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What’s So Interesting About New Brunswick?
It’s New Brunswick day!
In celebration of this special day, we’d like to introduce you to this beautiful province, and give you the opportunity to consider choosing it when you move to Canada.
New Brunswick History
One of Canada’s 4 founding provinces, this province is still home to the descendants of some of its indigenous peoples, such as the Mi’kmaq, the Maliseet and the Passamaquoddy which were present in the area since 7000 BC. Of the north-American area, New Brunswick was one of the earliest ones to be explored and settled by Europeans due to its relative vicinity to Europe. It was settled over the years by the French, the British, and later on also incorporated Irish and Scottish people. This massive settlement did not completely blot out the local ancient civilization that lived in the area prior (since 7000 BC), and New Brunswick is still home to 15 first nations.
Colour and beauty meet ancient culture and customs
The city of Saint John Was the first incorporated city in Canada starting in 1785. The province found prosperity in the early 1800’s through maritime and logging industries and the population grew dramatically. As times changed and confederation happened, sailing and shipbuilding skills were no longer in such high demand, and by the mid-1900’s New Brunswick became one of Canada’s poorest provinces. Thanks to Canada’s programs for support of rural areas, the province’s problem finances were mitigated. The 1920’s saw a development of the paper industry which contributed to New Brunswick’s economy, and in the 1960’s forestry industries went from controlled harvest to the cultivation of forest, with revenues for the province in the hundreds of millions.
Why You Would Love It
One of New Brunswick’s unique features is that it is Canada’s only officially bilingual province, with 2/3 of the population self-identifying as anglophones and the rest as Francophones.
New Brunswick is even more unique as approximately half the population lives in urban areas, which is not typical of any of Canada’s other provinces, where the majority of the population lives in urban areas.
New Brunswick is a great place for higher learning, with a wide variety of universities and colleges, including a French university, and a community college system that spans all the regions of the province. The various establishments offer extensive post-grad programs, medical programs and law schools.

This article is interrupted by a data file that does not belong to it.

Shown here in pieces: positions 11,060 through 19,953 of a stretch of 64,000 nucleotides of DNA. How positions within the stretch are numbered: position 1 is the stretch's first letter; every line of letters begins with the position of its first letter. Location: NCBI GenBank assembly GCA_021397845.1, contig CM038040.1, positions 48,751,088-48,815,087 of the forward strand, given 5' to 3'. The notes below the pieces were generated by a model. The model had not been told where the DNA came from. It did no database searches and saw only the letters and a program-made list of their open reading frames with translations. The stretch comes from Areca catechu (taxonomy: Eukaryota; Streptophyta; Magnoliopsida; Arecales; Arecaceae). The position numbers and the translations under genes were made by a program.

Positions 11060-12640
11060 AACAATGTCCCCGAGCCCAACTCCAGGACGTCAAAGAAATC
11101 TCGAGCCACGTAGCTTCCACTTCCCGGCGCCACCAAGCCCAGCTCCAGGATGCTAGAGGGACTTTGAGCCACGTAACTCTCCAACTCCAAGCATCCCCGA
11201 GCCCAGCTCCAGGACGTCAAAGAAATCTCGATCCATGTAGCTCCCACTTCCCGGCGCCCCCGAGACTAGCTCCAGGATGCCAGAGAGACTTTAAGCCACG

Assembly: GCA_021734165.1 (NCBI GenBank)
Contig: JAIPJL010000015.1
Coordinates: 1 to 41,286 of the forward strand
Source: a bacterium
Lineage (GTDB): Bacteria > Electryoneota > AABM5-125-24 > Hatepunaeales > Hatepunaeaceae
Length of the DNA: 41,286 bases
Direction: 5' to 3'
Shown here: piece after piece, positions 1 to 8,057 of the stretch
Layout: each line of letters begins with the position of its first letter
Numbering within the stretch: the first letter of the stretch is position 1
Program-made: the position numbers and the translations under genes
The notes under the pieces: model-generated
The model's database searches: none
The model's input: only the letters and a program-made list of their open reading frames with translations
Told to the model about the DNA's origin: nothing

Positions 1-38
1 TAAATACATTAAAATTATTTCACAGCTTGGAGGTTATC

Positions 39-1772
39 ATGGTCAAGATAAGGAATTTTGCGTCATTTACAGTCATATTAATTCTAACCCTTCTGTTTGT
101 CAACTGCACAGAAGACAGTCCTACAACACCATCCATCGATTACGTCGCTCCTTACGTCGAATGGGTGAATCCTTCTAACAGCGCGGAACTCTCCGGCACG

Also, the food’s not bad
New Brunswick’s greatest feature is the blessings it received from mother nature. It’s natural vistas are historic, diverse and fascinating.
Although it is a maritime province, 83% of New Brunswick is covered in forests. That’s down to the acidic soil left in New Brunswick’s uplands by the glaciation. The soil made the area difficult for human habitation, but made a great home for massive thriving forests. The power of mother nature can be seen throughout the province. Those who admire the way nature reshapes the planet would enjoy seeing the influence of the glacial period on the landscape around the province, or the last remains of the giant trees that covered the province in its early settlement days – much larger than the average large tree.
The wildlife in the province is a beautiful sampling of our ecosystem, with carnivores such as the bobcat, the Canada lynx and the black bear, and the white tailed deer and moose in the herbivore group.
The white-tailed deer. Or as you know him – Bambi
The population in New Brunswick is a lot less dense than in most of Canada, leaving lots of room for new arrivals, especially ones interested in nature or farming. While all of Canada is considered friendly and inviting, New Brunswick low population density and large rural areas has made the population even more friendly and helpful than most, and the locals are always happy to have a chat and help strangers and make friends.
Need a ride?
So what do you think? Is New Brunswick the place for you?
If your answer is no, you should try taking a trip to New Brunswick. You’ll never want to leave.